Figure 2. Engineer the surface of Ad vectors. (a) Conjugation of polymers and lipidic microvescicles to the surface of Ad vectors results in a reduced immunogenicity and an increased persistence of Ad vectors in the blood stream; (b) Moreover, polymers can also be modified with peptides and ligands to target specific receptors, thus allowing efficient re-targeting; (c) Fibers can be genetically modified to change the tropism of Ad vectors. Chimeric fibers can be generated using shaft and knob domains from different adenovirus serotypes. In addition, fibers can be engineered to display peptide motifs that target specific receptors or integrins.
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3. Re-Targeting of Ad Vectors

Coxsackievirus and adenovirus receptor (CAR) has been described as the receptor on the cell membrane for the subgroup C and B adenoviruses (Ads) [58,59]. After the initial interaction between CAR and the fiber protein of the capsid, the engagement of αv integrins with the penton base leads to the internalization of Ads [60]. However, Ads can also take advantage of a CAR-independent mechanism that involves different coagulation factors, such as coagulation factor X (FX), coagulation factor IX (FIX) [61] and the complement factor C4BP [62]. The Vitamin K-dependent FX is positively charged, thus it is able to bind the negative hexon protein on the surface of Ads. More specifically, the serine protease domain of the FX interacts with the hypervariable regions (HVRs) of the hexon protein. Having the FX on their surface, Ads can then interact with the heparan sulfate proteoglycans (HSPGs) on the cellular membrane of hepatocytes [63]. The ablation of the formation of functional FX, by warfarin administration prior to Ad vector injection, leads to a decreased infection of the liver [64]. This model has been confirmed in non-human primates [65]. Similarly, FIX and C4BP bind to the fiber of Ads, promoting interactions with HSPGs and low-density lipoprotein receptor-related protein (LRP) [62]. Based on this knowledge, different strategies have been developed to re-target Ad vectors to different tissues and to avoid liver pooling.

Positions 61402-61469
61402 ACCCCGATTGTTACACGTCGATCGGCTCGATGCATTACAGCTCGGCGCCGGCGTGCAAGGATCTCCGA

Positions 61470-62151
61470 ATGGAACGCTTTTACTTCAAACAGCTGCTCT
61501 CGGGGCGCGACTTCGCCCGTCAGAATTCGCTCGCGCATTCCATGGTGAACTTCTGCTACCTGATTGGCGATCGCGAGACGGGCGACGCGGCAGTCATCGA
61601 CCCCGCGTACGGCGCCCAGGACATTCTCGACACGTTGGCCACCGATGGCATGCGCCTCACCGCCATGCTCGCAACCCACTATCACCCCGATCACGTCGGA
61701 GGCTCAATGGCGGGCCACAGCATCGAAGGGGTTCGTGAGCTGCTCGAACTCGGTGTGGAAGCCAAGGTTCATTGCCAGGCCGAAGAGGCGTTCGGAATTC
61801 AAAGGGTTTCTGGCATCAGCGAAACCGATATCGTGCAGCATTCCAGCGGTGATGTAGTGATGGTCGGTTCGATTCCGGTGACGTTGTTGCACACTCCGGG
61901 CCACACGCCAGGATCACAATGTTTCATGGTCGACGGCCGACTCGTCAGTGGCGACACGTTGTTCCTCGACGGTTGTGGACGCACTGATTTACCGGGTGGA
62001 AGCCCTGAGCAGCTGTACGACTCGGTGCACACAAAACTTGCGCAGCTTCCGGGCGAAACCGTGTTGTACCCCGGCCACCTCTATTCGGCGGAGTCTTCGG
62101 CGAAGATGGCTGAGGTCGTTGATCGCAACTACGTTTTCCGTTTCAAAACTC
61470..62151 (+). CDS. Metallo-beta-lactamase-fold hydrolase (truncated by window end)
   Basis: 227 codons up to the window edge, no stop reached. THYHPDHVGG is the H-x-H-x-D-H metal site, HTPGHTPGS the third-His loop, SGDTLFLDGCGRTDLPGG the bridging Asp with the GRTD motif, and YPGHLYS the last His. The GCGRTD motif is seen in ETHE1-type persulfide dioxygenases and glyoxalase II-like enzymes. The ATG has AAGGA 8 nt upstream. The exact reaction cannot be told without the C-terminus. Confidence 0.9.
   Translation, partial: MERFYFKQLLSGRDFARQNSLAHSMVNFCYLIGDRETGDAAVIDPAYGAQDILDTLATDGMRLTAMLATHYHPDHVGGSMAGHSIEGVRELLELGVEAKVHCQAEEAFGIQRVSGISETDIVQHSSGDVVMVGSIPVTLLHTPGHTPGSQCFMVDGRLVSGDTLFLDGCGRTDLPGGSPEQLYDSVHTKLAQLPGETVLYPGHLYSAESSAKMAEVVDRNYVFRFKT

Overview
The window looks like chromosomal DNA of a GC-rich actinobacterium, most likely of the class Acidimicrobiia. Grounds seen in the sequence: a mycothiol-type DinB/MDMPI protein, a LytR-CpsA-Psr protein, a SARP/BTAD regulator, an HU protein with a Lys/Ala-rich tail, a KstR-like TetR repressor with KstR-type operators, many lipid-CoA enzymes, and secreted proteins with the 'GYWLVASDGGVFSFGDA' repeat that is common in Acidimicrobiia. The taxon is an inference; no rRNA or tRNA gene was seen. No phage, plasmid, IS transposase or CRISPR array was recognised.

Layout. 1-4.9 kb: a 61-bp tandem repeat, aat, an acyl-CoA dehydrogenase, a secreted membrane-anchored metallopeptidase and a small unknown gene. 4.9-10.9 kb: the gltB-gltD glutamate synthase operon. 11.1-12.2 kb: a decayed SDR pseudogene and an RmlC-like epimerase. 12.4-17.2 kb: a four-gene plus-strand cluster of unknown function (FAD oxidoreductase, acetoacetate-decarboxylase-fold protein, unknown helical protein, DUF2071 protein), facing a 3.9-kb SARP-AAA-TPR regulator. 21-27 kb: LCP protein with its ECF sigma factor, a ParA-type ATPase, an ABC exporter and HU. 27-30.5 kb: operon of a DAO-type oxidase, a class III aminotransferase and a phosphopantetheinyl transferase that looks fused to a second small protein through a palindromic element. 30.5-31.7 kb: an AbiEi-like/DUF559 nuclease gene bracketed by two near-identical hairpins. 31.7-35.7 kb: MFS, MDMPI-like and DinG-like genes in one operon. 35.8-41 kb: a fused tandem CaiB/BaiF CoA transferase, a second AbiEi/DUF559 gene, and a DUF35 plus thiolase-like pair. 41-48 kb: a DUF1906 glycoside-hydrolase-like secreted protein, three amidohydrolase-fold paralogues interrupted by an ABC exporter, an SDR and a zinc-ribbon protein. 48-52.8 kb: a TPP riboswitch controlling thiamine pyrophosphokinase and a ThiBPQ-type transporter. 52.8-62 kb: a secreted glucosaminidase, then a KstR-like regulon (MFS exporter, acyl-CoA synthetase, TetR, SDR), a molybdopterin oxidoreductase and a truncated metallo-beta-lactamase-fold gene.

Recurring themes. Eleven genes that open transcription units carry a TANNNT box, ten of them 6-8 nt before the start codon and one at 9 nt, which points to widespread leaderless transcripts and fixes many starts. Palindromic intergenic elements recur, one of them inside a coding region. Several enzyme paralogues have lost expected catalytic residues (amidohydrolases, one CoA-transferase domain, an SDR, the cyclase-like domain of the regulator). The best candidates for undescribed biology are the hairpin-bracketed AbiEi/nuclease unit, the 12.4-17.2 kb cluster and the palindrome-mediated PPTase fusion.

3.1. Genetic Engineering to Re-Target Ad Vectors

To de-target Ad vectors efficiently, Mizuguchi and colleagues have generated two differently mutated Ad5s: one unable to bind CAR due to a mutation in the fiber, and the second one unable to bind αv integrins because of a mutation in the penton base. Consistent with the CAR-dependent model, the mutated Ad vectors show reduced transduction in vitro when using CAR positive cells. However, in vivo experiments show no significant difference in liver transduction between modified and non-modified Ad vectors [66]. These findings have therefore revealed the presence of an alternative mechanism for the liver tropism of Ad vectors and their entry into target cells. As described in the previous section, FX seems to be crucial for the transduction of hepatocytes and for liver accumulation of Ad vectors. Alba and colleagues have generated an Ad vector unable to bind FX due to a mutated hexon protein [67]. This modification significantly decreases the transduction of liver, causing a completely different biodistribution profile of Ad vectors [63].